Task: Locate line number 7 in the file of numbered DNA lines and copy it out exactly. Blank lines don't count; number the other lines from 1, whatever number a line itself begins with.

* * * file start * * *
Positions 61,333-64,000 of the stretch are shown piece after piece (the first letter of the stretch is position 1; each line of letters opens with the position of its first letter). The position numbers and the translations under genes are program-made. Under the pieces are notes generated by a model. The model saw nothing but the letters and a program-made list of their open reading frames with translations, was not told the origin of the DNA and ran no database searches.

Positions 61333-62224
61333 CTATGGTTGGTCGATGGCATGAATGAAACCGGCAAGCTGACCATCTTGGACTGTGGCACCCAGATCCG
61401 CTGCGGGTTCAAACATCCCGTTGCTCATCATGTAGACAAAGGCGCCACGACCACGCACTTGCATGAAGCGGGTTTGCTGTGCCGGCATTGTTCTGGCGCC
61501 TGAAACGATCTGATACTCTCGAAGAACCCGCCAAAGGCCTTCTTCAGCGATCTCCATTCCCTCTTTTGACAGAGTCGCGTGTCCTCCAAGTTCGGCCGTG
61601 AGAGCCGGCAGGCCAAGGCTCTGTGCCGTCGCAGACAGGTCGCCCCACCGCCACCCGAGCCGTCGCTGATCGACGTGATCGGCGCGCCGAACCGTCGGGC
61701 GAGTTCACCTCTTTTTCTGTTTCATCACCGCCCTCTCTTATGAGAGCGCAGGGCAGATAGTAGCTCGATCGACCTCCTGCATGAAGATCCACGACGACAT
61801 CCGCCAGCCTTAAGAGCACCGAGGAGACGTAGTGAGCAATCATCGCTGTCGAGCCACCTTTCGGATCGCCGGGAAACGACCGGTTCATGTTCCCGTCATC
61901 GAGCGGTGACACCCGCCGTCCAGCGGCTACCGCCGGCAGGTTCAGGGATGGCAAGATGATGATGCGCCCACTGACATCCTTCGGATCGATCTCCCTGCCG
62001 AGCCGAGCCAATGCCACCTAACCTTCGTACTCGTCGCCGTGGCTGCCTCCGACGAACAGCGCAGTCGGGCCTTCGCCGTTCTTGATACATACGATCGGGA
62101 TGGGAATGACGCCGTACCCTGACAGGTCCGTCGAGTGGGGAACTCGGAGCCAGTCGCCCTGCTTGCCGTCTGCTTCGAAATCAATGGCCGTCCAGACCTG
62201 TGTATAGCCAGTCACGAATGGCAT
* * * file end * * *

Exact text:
61701 GAGTTCACCTCTTTTTCTGTTTCATCACCGCCCTCTCTTATGAGAGCGCAGGGCAGATAGTAGCTCGATCGACCTCCTGCATGAAGATCCACGACGACAT